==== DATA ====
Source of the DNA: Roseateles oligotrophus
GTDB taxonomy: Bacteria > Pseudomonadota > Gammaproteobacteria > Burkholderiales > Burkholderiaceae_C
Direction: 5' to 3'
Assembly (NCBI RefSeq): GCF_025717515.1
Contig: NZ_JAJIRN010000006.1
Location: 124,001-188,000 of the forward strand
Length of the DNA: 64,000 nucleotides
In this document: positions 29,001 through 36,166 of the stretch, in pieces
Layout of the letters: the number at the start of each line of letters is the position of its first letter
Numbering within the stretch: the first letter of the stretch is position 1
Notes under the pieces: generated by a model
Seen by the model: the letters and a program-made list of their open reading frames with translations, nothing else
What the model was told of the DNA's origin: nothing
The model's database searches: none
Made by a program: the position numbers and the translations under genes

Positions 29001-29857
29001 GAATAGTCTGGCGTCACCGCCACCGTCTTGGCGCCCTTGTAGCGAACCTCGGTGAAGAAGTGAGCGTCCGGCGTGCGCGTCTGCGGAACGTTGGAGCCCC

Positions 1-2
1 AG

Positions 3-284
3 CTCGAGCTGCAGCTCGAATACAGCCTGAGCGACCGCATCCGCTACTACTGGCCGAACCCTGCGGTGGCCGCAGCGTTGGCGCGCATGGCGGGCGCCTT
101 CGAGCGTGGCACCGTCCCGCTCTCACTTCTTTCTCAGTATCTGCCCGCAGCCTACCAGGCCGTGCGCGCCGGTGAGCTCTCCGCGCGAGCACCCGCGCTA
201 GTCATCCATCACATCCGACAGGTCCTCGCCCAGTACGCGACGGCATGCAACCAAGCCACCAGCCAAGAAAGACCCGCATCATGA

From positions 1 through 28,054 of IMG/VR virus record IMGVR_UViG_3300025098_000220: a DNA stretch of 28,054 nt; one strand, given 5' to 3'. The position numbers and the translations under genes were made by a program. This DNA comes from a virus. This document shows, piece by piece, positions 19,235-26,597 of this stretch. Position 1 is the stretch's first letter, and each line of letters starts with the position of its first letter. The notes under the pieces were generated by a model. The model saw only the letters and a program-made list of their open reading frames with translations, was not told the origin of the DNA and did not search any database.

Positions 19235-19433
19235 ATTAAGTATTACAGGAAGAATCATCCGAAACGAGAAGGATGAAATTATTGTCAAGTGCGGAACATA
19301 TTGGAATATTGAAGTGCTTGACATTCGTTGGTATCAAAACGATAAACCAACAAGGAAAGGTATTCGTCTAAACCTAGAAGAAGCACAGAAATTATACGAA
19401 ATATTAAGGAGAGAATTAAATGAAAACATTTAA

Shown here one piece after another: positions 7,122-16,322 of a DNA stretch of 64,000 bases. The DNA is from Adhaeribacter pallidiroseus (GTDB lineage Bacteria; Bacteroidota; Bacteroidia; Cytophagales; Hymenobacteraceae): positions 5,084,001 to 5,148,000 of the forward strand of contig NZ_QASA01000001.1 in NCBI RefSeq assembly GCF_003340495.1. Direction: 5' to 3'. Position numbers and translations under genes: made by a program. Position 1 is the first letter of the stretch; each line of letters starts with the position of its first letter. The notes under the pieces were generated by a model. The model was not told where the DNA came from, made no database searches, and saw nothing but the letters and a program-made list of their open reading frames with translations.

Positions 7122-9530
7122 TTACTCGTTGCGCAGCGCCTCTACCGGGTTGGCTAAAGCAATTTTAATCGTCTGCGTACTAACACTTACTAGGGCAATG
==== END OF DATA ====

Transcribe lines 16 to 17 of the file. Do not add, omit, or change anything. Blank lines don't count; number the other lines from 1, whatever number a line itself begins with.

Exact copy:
Positions 29001-29857
29001 GAATAGTCTGGCGTCACCGCCACCGTCTTGGCGCCCTTGTAGCGAACCTCGGTGAAGAAGTGAGCGTCCGGCGTGCGCGTCTGCGGAACGTTGGAGCCCC